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Digitize Your Reality: A Conversation with Randy Sosin - Part 2
Episode 1867th June 2023 • Audio Branding • Jodi Krangle
00:00:00 00:25:40

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“The interesting thing about Napster was, you know, they built this really cool community and everyone had to upload their music to a server. So they controlled the servers. And because the music business doesn’t understand it and because it wasn’t their thing, they killed it. So the people who had designed that software were like, okay, then let’s just make every computer a server. And then like Gnutella and LimeWire came out and it was like, it almost destroyed the industry. They were able to take that technology and bring it back into like, well, ‘let’s just stream it to you now. We’ll stream it to you back from our servers.’ But then the artists paid the price on that.” -- Randy Sosin


This is the second half of my conversation with filmmaker, music video producer, and visual storyteller Randy Sosin as we talk about how artists can engage more successfully with their fans, how he’s working to overcome the bad reputation that NFTs have given blockchains, and his work in reinventing everything from music videos to concert performances for the digital-audio era.

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A Whole Other World

The second half of our discussion starts with a look back at file-sharing apps like Napster and Limewire, and how the music industry missed an early opportunity to engage listeners and connect them more directly to the artists. He tells us how he’s using the blockchain to create just that sort of connection now: “As an artist, if you do something and sell it, like if somebody buys something, it goes directly to your wallet. It’s a fifteen-second transaction thing. And if you’re selling it for a hundred dollars or two dollars or whatever, you don’t have to wait.” We talk about the hit NFTs have taken in the news lately, and how he’s working to separate the pioneering technology and potential behind them from their mixed reputation “So I’m trying to make it more like digital scrapbooks,” he says, “and clips from videos and stems, because there’s a whole other world that I feel that’s out there.”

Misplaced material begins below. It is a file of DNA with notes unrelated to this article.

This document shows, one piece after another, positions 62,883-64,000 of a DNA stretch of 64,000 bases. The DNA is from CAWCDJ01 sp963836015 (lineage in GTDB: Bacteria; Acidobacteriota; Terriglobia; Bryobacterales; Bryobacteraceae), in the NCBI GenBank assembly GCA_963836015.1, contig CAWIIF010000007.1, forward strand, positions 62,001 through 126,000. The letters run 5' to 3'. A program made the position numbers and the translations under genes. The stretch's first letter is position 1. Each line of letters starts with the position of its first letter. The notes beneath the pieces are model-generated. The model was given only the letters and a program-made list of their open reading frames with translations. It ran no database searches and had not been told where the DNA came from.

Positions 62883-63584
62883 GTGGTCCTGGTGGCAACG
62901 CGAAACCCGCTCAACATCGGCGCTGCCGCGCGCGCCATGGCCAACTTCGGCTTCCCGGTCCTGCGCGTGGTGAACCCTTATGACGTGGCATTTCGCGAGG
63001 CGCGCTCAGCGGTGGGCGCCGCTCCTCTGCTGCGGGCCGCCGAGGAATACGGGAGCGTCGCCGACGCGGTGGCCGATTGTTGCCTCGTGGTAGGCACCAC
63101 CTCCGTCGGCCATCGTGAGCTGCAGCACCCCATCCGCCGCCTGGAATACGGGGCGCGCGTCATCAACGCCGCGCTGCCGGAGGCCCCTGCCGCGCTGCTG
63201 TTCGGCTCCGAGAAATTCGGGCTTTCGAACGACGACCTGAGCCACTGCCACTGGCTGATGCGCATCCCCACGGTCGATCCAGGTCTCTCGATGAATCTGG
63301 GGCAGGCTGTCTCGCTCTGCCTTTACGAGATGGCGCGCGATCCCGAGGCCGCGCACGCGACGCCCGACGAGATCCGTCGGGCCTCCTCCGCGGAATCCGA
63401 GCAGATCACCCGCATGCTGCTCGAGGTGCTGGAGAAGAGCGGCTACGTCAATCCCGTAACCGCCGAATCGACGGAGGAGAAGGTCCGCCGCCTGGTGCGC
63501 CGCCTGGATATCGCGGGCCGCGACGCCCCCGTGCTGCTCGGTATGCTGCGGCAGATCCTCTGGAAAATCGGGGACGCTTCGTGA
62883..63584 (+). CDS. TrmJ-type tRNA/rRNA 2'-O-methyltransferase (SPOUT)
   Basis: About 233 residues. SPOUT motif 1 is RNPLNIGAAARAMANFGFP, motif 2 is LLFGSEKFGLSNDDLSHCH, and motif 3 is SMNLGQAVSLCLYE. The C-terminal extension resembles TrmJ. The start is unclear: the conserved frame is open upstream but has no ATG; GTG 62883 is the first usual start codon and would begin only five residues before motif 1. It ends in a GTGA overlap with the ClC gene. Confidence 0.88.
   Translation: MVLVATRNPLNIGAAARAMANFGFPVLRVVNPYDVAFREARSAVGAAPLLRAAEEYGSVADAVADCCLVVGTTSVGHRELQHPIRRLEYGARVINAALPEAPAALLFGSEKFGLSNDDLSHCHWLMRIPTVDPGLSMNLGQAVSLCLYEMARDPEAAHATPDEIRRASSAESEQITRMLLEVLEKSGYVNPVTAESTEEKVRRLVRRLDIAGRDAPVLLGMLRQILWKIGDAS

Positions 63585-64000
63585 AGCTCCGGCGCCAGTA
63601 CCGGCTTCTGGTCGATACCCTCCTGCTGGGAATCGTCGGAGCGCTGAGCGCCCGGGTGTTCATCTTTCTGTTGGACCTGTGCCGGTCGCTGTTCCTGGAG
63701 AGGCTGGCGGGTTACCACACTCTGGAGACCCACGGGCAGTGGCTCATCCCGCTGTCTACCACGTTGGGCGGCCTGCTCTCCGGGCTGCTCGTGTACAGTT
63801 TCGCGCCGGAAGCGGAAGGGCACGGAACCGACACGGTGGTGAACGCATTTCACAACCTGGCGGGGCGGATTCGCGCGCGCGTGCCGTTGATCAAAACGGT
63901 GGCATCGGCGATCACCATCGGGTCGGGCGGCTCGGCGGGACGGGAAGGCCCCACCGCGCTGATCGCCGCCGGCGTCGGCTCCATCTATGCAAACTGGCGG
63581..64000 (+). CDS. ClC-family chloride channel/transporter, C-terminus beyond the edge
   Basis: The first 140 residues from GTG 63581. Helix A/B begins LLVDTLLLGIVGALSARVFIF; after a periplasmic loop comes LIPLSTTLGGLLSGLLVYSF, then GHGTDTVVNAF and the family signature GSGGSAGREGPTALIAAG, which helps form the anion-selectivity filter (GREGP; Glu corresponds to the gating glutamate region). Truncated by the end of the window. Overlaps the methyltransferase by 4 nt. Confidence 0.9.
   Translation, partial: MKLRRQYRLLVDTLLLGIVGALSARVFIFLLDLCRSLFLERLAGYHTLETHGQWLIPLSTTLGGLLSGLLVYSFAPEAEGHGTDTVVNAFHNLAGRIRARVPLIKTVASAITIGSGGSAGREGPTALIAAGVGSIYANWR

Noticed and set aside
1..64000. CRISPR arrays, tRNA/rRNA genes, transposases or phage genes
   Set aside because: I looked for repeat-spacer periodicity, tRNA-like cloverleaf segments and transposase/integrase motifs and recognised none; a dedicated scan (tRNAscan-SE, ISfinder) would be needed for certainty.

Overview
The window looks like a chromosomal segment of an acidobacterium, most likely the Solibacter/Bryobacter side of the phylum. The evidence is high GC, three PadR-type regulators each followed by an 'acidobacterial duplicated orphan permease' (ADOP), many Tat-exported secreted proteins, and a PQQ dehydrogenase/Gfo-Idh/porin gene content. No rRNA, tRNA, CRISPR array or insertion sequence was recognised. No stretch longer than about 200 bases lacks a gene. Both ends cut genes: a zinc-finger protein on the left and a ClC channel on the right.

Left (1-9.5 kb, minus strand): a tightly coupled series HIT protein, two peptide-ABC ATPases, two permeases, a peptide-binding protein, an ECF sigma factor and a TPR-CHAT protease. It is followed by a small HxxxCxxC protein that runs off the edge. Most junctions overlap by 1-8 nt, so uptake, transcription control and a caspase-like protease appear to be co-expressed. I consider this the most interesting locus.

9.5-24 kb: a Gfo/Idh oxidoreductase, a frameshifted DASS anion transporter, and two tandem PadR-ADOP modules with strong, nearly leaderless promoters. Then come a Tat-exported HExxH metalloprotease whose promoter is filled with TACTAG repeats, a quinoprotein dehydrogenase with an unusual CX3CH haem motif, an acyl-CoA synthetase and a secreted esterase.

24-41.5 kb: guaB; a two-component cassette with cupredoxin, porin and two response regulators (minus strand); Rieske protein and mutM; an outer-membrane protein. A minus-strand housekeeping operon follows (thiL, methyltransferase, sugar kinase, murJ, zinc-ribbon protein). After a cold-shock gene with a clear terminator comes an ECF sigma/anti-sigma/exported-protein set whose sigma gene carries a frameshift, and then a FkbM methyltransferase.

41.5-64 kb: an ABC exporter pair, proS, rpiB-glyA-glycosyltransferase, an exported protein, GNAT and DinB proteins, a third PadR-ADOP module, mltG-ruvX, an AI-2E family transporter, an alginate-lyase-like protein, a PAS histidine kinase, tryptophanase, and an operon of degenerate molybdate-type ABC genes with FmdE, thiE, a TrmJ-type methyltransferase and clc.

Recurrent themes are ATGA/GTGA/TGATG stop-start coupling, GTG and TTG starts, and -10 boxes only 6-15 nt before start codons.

Wow, That’s Cheap

Our conversation turns to audio jingles, logos, and the industry’s ongoing reliance on licensed music from decades past. “They’re trying to tap into the familiarity,” Randy explains, “so that you’re watching that, you’re like ‘oh, I love Stevie Wonder and I love the Beatles.’ They’re just trying to get you to engage with the brand.” We also talk about the limitations of this strategy, especially since more than one company might license the same song for a commercial. “People are like ‘oh, you know that song and it was in this commercial?’” he tells us. “It’s like ‘no, it was in this commercial,’ and then they Google and it’s in both commercials. And then they’re like, oh, wow, that’s cheap.”


The Fan Experience

As our conversation comes to a close, we talk about the growing role of audio branding in the future of digital music, from fans interacting with music video elements to concerts where fans can use tokens to interact with the performance. “That’s the thing,” Randy says, “the band can easily engage with that because it’s not going to change anything for them. They can play their song and do their thing. But the fan experience is like, it’s worth everything to me.” We talk about the tensions between producers and artists, and how he believes the breakthroughs of Web 3.0 are on the side of the artists and their fans, from proof of attendance protocols to dynamic digital royalties. “The gatekeepers are not thrilled with the idea,” he tells us. “But I’m not giving up. I believe in it. I really believe in it.”


Episode Summary

  • How the digital-audio revolution has left music artists behind
  • Overcoming the hurdles of NFTs and embracing the blockchain
  • The advantages and challenges of licensed-music branding
  • The future of digital audio, from musical bots and Metaverse concerts

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